What changes will make it different?
Except when a manufacturer makes major mistakes with a new model—which is somewhat rare—the second year of that car doesn’t usually bring significant styling changes. A lot of time, money and effort go into developing an all-new car like the model-year 2015 Sonata midsize sedan, so only minor cosmetic upgrades are likely for the next model year. Somewhat unusually, the styling of the car has been toned down, which is the opposite direction many manufacturers have been going with redesigns recently. If the more conservative look isn’t well received, model-year ’16 could bring some additional sharpening. Every auto company nowadays strives to improve gas mileage and increase connectivity, so look for advances on those fronts as well.
Why should I wait for the 2016?
Should I buy a 2015 model instead?
Yes, as long as you like the more mundane look that the vehicle has adopted. Maybe it’s too harsh to say that this enduring brand has gone bland, but the car does look a bit anonymous in the crowd. If you don’t like the look, you may want to wait for the next incarnation. But if the car’s other outstanding attributes are what you’re interested in, there’s no reason to hold back.
Will the styling be different?
The South Korean automaker has quite a strong design philosophy with its Fluidic Sculpture 2.0, an evolution of the original fluidic sculpture concept. Each new launch follows this edict, which is as much about aerodynamics to help performance and economy as it is about making the vehicle look attractive. The next version of the seventh generation will probably be a continuation, apart perhaps from the usual refreshing of the lights and grille.
Any mechanical changes?
This is a company that can rarely be accused of following the crowd, and although there are some similarities between what it and its competitors have been doing with engines lately, they still dare to be different. Although the automaker has gone with an entirely four-cylinder lineup, the power ratings have actually lowered from the outgoing models, which is, for example, the opposite of what rivals like Ford are doing with its EcoBoost models. The base 2.4-liter now develops 185 horsepower, while the 2.0-liter twin-turbo gets you 245 horsepower, although the delivery of this power is smoother and quieter than before. Even if opinions over time decree that more power is still needed, it’s unlikely to appear as soon as model-year 2016.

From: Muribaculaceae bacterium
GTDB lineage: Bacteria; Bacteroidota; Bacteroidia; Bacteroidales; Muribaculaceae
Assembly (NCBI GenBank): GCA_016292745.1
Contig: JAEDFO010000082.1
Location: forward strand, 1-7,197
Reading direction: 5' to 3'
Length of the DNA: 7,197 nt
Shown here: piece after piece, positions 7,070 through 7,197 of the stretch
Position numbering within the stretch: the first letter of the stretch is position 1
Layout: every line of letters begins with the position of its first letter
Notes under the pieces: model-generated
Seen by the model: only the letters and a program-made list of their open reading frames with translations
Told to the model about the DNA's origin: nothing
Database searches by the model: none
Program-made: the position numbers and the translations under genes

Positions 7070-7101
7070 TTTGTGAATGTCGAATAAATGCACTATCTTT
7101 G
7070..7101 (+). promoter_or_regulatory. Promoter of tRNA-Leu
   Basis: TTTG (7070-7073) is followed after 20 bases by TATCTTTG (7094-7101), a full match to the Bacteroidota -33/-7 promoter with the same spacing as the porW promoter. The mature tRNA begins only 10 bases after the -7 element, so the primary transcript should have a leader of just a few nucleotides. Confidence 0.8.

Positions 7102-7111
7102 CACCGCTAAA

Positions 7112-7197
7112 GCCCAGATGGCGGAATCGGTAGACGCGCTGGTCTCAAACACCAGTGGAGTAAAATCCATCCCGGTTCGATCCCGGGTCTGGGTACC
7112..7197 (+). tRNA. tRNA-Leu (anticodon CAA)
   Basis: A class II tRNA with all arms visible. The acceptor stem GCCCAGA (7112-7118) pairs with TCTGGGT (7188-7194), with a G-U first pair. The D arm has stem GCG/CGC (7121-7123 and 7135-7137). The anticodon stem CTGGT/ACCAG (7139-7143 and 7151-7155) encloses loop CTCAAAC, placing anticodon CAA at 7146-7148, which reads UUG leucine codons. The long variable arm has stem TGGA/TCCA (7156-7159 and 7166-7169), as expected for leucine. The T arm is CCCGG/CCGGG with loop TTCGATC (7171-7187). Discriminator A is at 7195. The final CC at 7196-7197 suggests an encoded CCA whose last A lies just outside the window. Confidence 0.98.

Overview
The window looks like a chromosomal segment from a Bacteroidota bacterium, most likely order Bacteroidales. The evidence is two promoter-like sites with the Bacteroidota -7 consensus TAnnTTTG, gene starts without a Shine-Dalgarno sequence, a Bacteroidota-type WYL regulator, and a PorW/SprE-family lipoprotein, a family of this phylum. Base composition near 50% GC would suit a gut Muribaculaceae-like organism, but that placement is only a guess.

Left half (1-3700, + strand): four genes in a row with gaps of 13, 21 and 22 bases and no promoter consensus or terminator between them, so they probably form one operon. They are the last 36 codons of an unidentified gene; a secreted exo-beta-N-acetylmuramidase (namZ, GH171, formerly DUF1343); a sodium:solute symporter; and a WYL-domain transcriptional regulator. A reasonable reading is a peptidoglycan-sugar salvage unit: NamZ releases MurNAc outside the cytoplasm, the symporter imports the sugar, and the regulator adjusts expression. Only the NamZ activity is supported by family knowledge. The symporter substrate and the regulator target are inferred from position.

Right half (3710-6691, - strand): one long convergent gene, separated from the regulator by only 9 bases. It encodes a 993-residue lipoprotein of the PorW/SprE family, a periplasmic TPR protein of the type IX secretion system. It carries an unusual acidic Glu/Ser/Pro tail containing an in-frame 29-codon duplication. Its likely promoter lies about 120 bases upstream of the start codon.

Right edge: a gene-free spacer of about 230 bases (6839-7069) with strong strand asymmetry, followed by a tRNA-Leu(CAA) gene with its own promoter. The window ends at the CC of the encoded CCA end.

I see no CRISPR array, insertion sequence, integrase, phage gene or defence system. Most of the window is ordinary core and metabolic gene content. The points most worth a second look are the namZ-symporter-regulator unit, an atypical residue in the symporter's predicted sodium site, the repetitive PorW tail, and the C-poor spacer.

Will fuel economy improve?
These days, you can be pretty much certain that a new model will get better gas mileage than the one it’s replacing. While the improvements seen in the latest generation are modest when you consider how much work appears to have gone into the all-new Sonata, they are probably enough to keep everyone happy for now. The Eco model is the one to go for if you’re particularly interested in gas mileage, as it is actually more fuel-efficient than the existing hybrid. But if you want more miles for your gallon than can be found at the moment, you may want to wait for the plug-in hybrid.
Will it have new features?
The Sonata is already feature-packed, especially when you start to go up the range. That said, the base models are starting to look a bit sparse on goodies, and it is usually worth spending a few extra dollars for the optional Technology Package, which gives you features such as ventilated front seats, a panoramic sunroof, upgraded audio and navigation. Infotainment and connectivity are moving forward at quite a pace these days, so greater integration with both iOS and Android smartphones is likely to be part of model-year 2016. More sophisticated safety systems will also probably be put in place, as Hyundai works on developing technologies such as collision-avoidance and auto-braking. The car already features systems such as blind spot detection, forward collision warning, rear cross traffic alert and lane departure warning—once the preserve of luxury cars—and an even bigger emphasis on advanced driver safety should be expected for model-year ’16.
How will 2016 prices be different?
If you look back over recent years, you’ll be amazed at how little prices have increased. Manufacturers simply cannot get away with such rises anymore, even with entirely new models. Since model-year 2015 brings an all-new car, don’t expect prices to go up much in model-year ’16.
What Is the Expected Release Date?
The model-year 2016 Sonata will be with us midway through ’15 or by early fall at the latest.
What change would make it better?
This is a family sedan, but consumers are becoming increasingly demanding these days. In other words, they want to enjoy their driving, even if it’s just taking the kids to school or to the mall. Therefore, a sportier and more powerful addition to the lineup would be welcome. But unless there is a noticeably adverse reaction to the tame styling of the model-year 2015 offering, the car is unlikely to change much until the next generation. But that doesn’t stop us hoping that the Korean automaker will bring a bit of character back in model-year ’16. Sacrificing some power for the sake of fuel economy or making the design more conservative may be palatable on their own, but doing both things at once is too much for some people. It’s not often you hear people say that a ’15 model could be improved in 2016 by making it look a little more like the ’14, but that’s the case here.
Don’t let any negativity about the styling of the model-year 2015 Sonata put you off if you are shopping in this segment. Every mass-market manufacturer looks to have an affordable midsize sedan coming in at under $22,000. The Sonata has one of the lowest starting MSRPs for a base model ( $21,960), although the real value looks like the SE with a Popular package that will set you back just north of $23,000. Hyundai usually means quality and value, and that’s certainly true with this car.